Teaching My Baby To Read

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Fyodor Dostoevsky, by Peter Leithart

I’ve just finished burning the midnight oil to finish reading Fyodor Dostoevsky by Peter Leithart.  It was very unexpectedly, a real page-turner!  I was expecting a dry biography, and instead encountered a mixture pathos, sex, political intrigue, imprisonment, marriage, true love and faith.  Leithart does a fantastic job of telling this story through flashbacks and conversations.  I’m seriously thinking of reading this book over again tomorrow!

On a personal note, the time period of this book overlaps with when my own Russo-German ancestors lived in Russia.  They were not serfs, nobility, or intellectuals, but rather German nationals who lived in their own towns along the Volga River.  In 1874 a lot of them immigrated to America in order to avoid conscription into the Russian army.  Fyodor Dostoevsky does a good job in portraying what life was like for people at many ends of the economic and social strata in Russia during this time.  It also talks about the Western vs. Slavophil philosophical debates going on in the country during that century.  It’s no wonder my own ancestors, not being Russian, wanted to leave.

The other thoughts this book brings to mind is my own shameful ignorance about Russian literature in general.  How could I have not read any Pushkin?  How could I have not read Crime and Punishment?  I am feeling seriously uneducated, but inspired to rectify this situation immediately.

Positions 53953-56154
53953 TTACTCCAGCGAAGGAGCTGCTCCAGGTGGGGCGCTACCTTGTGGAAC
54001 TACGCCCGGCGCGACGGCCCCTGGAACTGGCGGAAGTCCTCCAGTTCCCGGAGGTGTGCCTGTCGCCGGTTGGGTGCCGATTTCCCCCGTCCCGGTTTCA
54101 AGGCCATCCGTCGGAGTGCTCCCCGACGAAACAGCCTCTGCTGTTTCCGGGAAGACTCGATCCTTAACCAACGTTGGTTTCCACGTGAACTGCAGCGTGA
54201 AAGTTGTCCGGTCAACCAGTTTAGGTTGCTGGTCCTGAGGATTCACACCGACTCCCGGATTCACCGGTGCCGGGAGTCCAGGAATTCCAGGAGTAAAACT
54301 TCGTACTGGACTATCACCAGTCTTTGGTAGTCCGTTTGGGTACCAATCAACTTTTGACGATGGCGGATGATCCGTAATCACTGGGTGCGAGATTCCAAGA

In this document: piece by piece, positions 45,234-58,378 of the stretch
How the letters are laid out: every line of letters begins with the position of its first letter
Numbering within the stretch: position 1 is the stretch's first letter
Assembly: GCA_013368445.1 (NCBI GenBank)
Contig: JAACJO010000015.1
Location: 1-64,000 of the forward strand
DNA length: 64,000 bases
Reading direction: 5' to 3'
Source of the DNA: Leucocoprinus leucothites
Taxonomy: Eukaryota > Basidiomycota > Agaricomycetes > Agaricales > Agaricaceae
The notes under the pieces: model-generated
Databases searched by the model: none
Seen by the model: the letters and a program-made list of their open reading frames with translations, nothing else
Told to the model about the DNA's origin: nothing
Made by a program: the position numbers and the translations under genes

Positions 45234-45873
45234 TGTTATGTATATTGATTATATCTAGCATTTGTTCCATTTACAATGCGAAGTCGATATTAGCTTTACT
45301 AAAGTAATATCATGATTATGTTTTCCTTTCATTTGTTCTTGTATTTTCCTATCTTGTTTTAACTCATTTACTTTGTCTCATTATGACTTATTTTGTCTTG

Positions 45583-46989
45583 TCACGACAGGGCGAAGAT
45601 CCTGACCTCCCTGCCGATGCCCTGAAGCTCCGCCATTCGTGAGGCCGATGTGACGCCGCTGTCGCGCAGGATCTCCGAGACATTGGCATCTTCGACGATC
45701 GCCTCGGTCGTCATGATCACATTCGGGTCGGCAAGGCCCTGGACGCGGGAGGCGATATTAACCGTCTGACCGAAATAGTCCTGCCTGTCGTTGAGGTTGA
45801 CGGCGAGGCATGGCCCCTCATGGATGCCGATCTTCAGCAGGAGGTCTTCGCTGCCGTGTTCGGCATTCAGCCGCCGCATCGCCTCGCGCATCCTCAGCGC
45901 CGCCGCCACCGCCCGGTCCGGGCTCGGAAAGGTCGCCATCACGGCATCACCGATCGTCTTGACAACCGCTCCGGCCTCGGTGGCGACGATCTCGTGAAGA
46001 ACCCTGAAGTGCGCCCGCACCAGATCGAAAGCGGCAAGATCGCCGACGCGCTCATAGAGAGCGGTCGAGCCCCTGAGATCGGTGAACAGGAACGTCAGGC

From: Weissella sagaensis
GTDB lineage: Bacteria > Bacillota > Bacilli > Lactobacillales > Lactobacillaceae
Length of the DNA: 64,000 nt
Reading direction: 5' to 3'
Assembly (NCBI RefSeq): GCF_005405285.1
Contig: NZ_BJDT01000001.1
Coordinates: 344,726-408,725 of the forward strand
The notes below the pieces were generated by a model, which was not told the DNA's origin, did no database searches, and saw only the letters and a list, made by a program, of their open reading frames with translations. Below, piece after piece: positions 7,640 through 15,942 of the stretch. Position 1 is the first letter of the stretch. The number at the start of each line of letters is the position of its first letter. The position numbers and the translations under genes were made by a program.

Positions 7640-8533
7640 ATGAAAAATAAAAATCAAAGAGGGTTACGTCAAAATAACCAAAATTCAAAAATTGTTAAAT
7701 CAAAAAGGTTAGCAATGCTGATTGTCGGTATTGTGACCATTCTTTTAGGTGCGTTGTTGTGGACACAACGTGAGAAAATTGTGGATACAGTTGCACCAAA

Fyodor Dostoevsky is part of a series of biographies, called “Christian Encounters”.   Don’t let the series title scare you off though, because non-Christians would enjoy reading this book as well.   Hopefully the rest of the authors are as good as Peter Leithart! 

P.S.  I received a copy of this book for free from Booksneeze in exchange for my review.  All thoughts and opinions are 100% my own.


  1. Jean says:

    OK, that’s really funny, because I just got this title. Had no idea that you’d gotten it too, and I’m not reading the post!

  2. Jean says:

    It did make me want to read more Russian literature, and gave me a guilt complex about the book of Pushkin’s short stories that is sitting on my nightstand. Tolstoy always makes me feel the most guilty, though. I’ve read quite a bit of Dostoevsky, but no Tolstoy to speak of.

    You know what you would love, though–you should see if you can find a copy of Pushkin’s fairy tales for children. They are Russian classics. They were originally written in rhyming couplets and I have one translation of a story that keeps the rhyme and is illustrated by Bilibin (like so:http://4.bp.blogspot.com/_c3YxRqkUaTA/TVOBs8z2STI/AAAAAAAABiQ/jSu1G72UH4Y/s1600/ivan_bilibin_vasilisa.jpg.jpg)–but it’s very old. Mostly my kids read our collection book, which isn’t so fragile. We have a cartoon in Russian of the same story, too, which is very nice. (I have a Russian SIL.)

    I have to confess that the first thing I always think about when I hear about Pushkin is my old Russian textbook. Many of the exercises featured characters talking about Pushkin, and especially they would stagger around mourning his early death…

  3. jenbrdsly says:

    Wow! That Bilibin illustration reminds me of Mucha, and some of the stained glass windows we saw in Prague. http://en.wikipedia.org/wiki/Alphonse_Mucha

    I wonder if they knew each other.

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